*Joe Hasham was born in Tripoli, Lebanon, and raised in Australia. But he has been living in this country for the last 31 years since he migrated here in 1984 with the aim of finding more business opportunities for his advertising agency. Over time, Malaysia has grown on him and his love for this country has grown as well. It was here that he found the love of his life, renowned theatre actress Datuk Faridah Merican. They married in 1989 and the two have played a vital role in the growth of Malaysian theatre.
“There are many things to like about Malaysia,” says Joe, 66, pointing to the country’s reputation as a haven for all kinds of delicious food.
“The best thing is that you can get food 24 hours a day. Eating has become our national pastime.”
When asked what will make Malaysia better in his eyes, he says: “I just wish Malaysia had four seasons. I had that in Australia and I miss not having that in Malaysia. It is always summer in Malaysia.”
But he adds: “I love my life choices here. I believe what I am doing here is meaningful.

Tuesday, August 11, 2015

Jejak Warriors & Saw Teong Hin

The director ... Saw Teong Hin
Football. Fatherhood. Family … these elements will be found in the Malaysian made film Jejak Warriors. The director of the film Saw Teong Hin spoke to theSun about the challenges he faced in the film.  The article was published today. Here is the full article

Headline: On a Journey of Discovery
By Bissme S

Director Saw Teong Hin tackles the theme of family and fatherhood played out in the world of the ‘greatest game on earth’ in his latest film, Jejak Warriors, which will be released in cinemas nationwide on Aug 27.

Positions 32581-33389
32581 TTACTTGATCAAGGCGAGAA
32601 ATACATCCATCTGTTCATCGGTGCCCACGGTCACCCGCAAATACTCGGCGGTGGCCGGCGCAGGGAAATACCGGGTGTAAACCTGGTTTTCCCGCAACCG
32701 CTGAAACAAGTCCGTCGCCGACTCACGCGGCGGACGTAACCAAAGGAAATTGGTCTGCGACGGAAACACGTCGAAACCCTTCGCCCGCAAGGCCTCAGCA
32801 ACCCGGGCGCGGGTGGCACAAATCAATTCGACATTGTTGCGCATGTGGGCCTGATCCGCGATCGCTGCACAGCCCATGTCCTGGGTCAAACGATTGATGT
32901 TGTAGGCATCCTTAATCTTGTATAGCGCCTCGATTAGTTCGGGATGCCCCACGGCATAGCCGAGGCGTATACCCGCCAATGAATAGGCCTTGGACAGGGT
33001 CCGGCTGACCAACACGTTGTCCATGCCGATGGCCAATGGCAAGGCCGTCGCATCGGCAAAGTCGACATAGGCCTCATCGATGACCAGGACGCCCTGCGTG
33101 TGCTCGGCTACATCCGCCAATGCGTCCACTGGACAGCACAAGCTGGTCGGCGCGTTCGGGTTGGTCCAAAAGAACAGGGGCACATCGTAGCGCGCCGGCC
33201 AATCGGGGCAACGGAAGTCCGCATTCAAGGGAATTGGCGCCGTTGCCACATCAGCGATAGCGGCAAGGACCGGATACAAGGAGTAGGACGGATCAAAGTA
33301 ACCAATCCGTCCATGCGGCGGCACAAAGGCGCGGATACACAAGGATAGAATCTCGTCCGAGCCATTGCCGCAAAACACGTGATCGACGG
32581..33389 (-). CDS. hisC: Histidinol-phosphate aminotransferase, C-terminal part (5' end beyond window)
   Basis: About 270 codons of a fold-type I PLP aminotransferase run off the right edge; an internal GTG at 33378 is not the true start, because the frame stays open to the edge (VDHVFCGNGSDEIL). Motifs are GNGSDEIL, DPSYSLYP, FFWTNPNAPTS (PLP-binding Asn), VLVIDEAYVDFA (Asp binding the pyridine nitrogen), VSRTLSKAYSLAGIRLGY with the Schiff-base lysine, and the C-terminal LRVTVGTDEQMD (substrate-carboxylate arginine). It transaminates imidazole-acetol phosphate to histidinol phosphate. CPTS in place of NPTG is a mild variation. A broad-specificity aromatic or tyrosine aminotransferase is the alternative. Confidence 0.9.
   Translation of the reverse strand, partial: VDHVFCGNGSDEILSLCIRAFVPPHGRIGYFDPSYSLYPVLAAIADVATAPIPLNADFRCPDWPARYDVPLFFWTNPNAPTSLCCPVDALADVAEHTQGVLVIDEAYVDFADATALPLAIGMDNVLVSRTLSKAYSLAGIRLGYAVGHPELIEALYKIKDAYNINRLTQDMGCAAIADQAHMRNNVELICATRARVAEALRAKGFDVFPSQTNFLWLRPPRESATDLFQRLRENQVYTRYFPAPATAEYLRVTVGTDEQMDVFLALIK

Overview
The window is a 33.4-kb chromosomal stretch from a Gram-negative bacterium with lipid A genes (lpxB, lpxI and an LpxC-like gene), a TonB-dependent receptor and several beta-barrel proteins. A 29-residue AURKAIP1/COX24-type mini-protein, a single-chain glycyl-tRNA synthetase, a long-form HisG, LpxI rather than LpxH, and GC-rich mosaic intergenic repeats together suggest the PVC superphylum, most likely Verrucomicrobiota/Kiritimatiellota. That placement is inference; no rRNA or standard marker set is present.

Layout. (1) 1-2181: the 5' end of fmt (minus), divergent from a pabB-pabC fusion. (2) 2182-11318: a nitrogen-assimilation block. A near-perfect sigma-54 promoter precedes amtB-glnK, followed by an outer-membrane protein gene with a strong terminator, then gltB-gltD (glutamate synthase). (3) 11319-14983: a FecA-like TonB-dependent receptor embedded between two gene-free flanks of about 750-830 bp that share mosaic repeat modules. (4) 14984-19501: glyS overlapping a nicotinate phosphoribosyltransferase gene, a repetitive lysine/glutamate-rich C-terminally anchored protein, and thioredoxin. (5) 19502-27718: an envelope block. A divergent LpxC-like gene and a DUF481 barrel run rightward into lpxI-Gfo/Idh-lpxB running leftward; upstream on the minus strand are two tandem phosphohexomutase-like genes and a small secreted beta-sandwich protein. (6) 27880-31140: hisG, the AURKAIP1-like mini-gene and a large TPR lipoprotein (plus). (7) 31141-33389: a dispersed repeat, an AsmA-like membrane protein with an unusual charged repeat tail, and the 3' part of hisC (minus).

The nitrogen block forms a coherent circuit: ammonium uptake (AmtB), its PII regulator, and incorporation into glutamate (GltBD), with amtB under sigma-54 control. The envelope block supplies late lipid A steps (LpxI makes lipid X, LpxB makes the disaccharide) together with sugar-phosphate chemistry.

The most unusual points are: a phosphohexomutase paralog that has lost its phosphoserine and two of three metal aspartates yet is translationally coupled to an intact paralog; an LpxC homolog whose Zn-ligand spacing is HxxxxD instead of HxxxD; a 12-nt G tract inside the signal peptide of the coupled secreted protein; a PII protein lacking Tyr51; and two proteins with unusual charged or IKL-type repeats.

The film stars Mohd Aliff Firdaus, Pekin Ibrahim, Nadiya Nissa, Harun Salim Bachik and Ogy Ahmad Daud. And playing a major supporting role in this football film is Kelantan’s state team The Red Warriors.Some of The Red Warriors key players who will be playing themselves in the film include Khairul Fahmi Che Mat, Wan Zack Haikal Wan Nor, Mohd Fitri Omar and Ahmad Fakri Saarani. Jejak Warriors centres on young teenager Wan Raja (Mohd Aliff), who loses his father in an unfortunate accident. While going through his father’s belongings, Wan Raja learn that he was a big fan of Kelantan’s The Red Warriors. The team has a huge and loyal fanbase and has won the Malaysia Cup in 2010.Hoping to honour his father’s spirit, Wan Raja decides to travel from his home in Johor Baru to the city of Kota Baru to meet The Red Warriors. Along the way, he encounters many adventures.
Helming the film is Saw, an industry veteran with some 20 years of experience directing and producing not only films but also advertisements and music videos. Saw made his feature film directorial debut with Puteri Gunung Ledang, which was the first Malaysian film featured at the Venice International Film Festival in 2004. He has also directed Apa Kata Hati? (2008) and Hoore! Hoore! (2012).
In this interview, Saw shares his thoughts on the local film industry and the challenges he faced making Jejak Warriors.

*Tell us more about Jejak Warriors?
We rarely make sports movies here. You do not have to be a sports fan to enjoy this film. [Playing a] sport is an activity that inspires us to strive to be better and to never give up. [All of us] are constantly striving to make our lives better. Sometimes our plans work out successfully, and sometimes they fail. But when we fail, we learn to pick up the pieces and continue with our struggle to make our lives better.